Nitin Padmanabhan

Sure. Thank you, Mohit and Pravin. Just one more. Are we — what would be the proportion of net new business on the total TCV?

Pravin Rao

The rebid is close to 90%; for the net new, it would be about 10% this quarter.

Operator

The next question is from the line of Vibhor Singhal from Phillip Capital. Please go ahead.

Vibhor Singhal

Good evening, sir. Thanks for taking my question. And congrats on a solid quarter. So, just one question from my side. In terms of hiring, we’ve seen very strong hiring in this quarter, adding around close to 7,000 software professionals. So just wanted to basically understand your perspective on how it’s going to impact — I mean, I’m sure we’re looking at significant growth going ahead because of — given the kind of hiring that we’ve done. So basically, how is it — how do you believe the growth is going to pan out? And also, what could be the margin impact? I mean, given that we would have probably hired these guys spread over the quarter, could we expect some sort of let’s say pressure on the margins going quarters, or do you think that’s all baked in into the guidance as well?

Salil Parekh

I think, I mean, as we’ve said, Nilanjan has reiterated that the margin will remain in between 21% to 23% band. So, there is no change to the guidance, and we are comfortable with that. In terms of hiring. This quarter, we hired about 14,000 people, roughly about 6,000 freshers in India and about 700, 800 people in U.S., from colleges. And laterals, we hired close to 7,000 again, about 5,000 plus from India and about 1,500 to 2,000 in other parts of the world. It’s consistent with what we have done in the past. So, I don’t see any material change to that. Our hiring will be dependent on the growth, and we have already factored that in the guidance.

Vibhor Singhal

Sure, sir. And sir, any — just lastly, any — I mean, the attrition has definitely cooled off from the last quarter but we know that first quarter is generally seasonally quite weak in terms of attrition. So, given that we’ve already taken so much measures to — thought the attrition level that it is. But, as it still remains about 21%, any further levers or steps that we intend to take to probably going town to sub-20 levels, or maybe something which we are more comfortable with?

Salil Parekh

See, the attrition for Tech Services is about 19.4% with both voluntary and involuntary. If you look at voluntary alone, it’s about 18%. And when we compare with quarter two of last year, it is lower than that. So, definitely, we are seeing some marked improvement. But at the same time, some of the interventions that we have done to address this in the last one or two quarters, have helped us. It is something we have to continue to do on an ongoing basis. This is an area where we’ll continue to watch out and focus on. But, at this stage, we are very encouraged with the progress that we have seen and we’re hopeful that it will continue to turn in the right direction in the coming quarters.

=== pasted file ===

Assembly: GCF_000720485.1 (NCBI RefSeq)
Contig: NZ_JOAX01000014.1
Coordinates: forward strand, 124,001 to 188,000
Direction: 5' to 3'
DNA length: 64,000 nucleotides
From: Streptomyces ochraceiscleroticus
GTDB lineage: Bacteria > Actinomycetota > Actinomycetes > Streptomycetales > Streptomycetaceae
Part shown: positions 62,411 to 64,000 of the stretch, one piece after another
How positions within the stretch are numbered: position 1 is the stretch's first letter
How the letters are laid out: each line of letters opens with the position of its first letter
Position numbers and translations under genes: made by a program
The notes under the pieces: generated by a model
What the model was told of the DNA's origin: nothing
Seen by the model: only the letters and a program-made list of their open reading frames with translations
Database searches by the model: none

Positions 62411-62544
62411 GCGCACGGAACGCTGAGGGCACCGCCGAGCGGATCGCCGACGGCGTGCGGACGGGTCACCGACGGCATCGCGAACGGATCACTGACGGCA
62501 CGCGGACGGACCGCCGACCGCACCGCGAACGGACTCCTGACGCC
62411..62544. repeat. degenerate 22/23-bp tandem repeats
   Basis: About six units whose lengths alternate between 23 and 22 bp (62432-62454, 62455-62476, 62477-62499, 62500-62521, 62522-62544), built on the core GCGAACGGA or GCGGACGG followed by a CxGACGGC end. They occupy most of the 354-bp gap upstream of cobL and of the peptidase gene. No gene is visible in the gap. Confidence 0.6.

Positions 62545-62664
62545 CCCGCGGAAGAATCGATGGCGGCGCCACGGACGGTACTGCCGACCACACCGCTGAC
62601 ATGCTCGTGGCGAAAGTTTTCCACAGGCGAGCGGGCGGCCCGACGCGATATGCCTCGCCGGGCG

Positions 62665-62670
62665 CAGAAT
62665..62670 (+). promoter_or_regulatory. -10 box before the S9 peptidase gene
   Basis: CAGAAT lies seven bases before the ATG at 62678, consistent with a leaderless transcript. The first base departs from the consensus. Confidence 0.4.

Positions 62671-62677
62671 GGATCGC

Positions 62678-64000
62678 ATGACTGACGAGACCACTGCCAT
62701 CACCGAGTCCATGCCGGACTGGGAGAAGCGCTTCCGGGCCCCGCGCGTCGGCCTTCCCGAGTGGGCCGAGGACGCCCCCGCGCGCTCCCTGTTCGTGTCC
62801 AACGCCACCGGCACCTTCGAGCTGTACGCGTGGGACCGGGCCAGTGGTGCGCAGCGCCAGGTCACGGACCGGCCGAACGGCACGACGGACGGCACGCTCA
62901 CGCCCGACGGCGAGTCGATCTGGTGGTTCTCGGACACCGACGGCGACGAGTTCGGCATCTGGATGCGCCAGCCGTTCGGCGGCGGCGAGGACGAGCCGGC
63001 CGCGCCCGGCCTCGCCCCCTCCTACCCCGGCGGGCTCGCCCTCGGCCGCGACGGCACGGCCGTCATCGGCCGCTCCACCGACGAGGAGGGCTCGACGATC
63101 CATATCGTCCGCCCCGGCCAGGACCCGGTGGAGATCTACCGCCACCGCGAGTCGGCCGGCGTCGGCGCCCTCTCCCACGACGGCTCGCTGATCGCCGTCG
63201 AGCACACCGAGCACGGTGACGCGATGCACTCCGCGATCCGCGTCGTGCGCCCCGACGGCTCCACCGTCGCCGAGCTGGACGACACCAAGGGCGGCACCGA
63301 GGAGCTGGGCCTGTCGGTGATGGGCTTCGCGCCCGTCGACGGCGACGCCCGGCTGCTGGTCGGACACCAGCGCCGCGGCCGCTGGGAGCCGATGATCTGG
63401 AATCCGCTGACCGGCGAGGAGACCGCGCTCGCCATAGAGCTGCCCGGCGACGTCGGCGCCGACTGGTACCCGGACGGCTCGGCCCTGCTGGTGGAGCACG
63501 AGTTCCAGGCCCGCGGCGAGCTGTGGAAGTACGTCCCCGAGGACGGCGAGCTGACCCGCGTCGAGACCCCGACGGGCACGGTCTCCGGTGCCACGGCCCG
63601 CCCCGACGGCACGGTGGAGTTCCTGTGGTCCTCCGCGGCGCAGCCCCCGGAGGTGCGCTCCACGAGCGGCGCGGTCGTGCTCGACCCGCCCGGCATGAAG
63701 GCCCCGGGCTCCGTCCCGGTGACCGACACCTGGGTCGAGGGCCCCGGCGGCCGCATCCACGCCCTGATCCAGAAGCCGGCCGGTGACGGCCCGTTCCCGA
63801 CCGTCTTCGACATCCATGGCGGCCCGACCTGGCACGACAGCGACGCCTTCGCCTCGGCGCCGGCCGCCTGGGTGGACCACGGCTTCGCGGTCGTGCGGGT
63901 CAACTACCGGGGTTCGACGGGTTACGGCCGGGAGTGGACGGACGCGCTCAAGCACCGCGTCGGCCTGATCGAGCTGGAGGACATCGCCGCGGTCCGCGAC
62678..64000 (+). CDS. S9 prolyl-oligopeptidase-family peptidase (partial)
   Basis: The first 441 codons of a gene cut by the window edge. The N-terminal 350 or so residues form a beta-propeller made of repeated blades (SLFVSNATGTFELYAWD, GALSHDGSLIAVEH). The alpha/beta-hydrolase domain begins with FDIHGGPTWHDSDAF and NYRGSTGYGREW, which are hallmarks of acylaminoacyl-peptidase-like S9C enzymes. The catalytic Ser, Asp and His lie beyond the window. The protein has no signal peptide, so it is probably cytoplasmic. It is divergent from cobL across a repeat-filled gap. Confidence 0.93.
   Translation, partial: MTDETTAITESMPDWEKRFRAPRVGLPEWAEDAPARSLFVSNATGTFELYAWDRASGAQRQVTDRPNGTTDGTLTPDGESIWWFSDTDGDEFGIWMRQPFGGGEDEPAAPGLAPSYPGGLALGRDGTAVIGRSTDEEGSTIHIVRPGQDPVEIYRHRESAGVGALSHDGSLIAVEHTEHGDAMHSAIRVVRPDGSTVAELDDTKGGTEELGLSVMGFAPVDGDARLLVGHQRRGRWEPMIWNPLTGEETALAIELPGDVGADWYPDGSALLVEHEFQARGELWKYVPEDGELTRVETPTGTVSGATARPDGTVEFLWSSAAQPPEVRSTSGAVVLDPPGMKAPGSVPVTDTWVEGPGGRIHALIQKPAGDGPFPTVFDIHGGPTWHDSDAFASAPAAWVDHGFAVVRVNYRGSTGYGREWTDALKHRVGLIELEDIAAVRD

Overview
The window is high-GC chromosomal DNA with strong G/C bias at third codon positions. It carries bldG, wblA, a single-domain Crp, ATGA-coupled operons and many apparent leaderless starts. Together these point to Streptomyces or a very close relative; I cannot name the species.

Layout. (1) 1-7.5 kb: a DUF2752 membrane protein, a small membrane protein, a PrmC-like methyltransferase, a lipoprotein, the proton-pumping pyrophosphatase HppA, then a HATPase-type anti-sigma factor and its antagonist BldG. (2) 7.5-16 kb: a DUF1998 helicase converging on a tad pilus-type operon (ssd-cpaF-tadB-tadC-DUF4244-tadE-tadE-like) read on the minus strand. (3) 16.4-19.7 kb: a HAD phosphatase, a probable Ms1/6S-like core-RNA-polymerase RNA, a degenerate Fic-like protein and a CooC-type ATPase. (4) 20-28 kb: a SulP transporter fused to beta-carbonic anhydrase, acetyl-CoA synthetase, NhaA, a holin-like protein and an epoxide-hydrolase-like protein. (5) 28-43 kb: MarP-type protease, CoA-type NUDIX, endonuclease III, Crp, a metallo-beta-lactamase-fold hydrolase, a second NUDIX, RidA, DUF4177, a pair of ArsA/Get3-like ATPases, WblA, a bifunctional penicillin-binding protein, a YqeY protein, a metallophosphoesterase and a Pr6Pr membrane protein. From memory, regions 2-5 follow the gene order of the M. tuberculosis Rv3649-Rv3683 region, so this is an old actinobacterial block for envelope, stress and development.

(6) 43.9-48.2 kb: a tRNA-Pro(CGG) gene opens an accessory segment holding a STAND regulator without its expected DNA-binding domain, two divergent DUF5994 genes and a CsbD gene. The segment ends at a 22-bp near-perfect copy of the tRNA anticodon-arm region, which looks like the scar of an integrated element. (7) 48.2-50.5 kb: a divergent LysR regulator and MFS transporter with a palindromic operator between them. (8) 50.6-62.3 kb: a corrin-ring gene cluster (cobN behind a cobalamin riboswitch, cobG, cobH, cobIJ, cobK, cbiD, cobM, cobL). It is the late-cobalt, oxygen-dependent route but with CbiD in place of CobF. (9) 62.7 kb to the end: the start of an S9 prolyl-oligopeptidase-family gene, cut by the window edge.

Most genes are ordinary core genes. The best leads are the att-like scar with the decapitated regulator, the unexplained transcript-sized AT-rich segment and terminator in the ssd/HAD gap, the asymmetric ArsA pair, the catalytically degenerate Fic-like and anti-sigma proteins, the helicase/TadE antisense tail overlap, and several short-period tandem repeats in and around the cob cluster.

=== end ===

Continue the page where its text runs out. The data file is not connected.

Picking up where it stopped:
Vibhor Singhal

Sure, sir. Thanks for taking my questions. Wish you all the best.

Operator

Thank you. The next question is from the line of Joseph Foresi from Cantor. Please go ahead.

Joseph Foresi

Hi. So, my first question is just around the revenue growth acceleration. You’ve seen an uptick the last couple of quarters. Do you believe that you’re taking maybe market share from some of your competitors, or is it the fact that digital is growing as strong as it is right now? I’m just trying to get a sense of what seems to be causing the uptick in the numbers. And should we be thinking of this as a high single digits, low double digits, more low double digits business?

Pravin Rao

I think, on the growth — part of what we are seeing in the growth is, we have a set of offerings which are really close to what the clients want to spend in their digital transformation journey, and will relate to specifically areas we’ve highlighted in the past, whether it’s data analytics or cloud or experience or IoT or cyber and so on. And that’s where we’ve seen growth, which is possibly higher than where the overall market for those sort of service is growing.

We also see a strong push on automation, which is helping where we have good strong core businesses with clients. And they see a benefit from this coming into — for us to come into their enterprise and display the value of the automation. Having said that, we know that all of those things also require an intense focus as we put in into the large deal program and ongoing activity to execute against that. We genuinely believe today that we have a very strong position within the minds of our clients’ deck and now sometimes the marketing executive spend, which is helping us to drive our growth.

In terms of what this means as an ongoing business, we are not sharing any view at this stage beyond the end of this fiscal year. But, as we come to the end of the year, obviously, we’ll start to talk a little bit more explicitly on the next fiscal year.

Joseph Foresi

Okay. And just a couple of quick follow-ups. Are these new engagements or are you taking market share from others, when you talk about the digital practice? And how much is pricing a factor across both the digital business and your traditional business?

Pravin Rao

So, in terms of digital work, typically, these are new projects or new mid-term, long-term contracts. They are definitely things that we are winning in a very competitive environment. In terms of the pricing, I think, we shared maybe in the last quarter’s discussion, our margin for our digital business is higher than the margin for the company overall. So, we feel confident as we shift more and more of our portfolio to digital that that should be a benefit to margin.

Joseph Foresi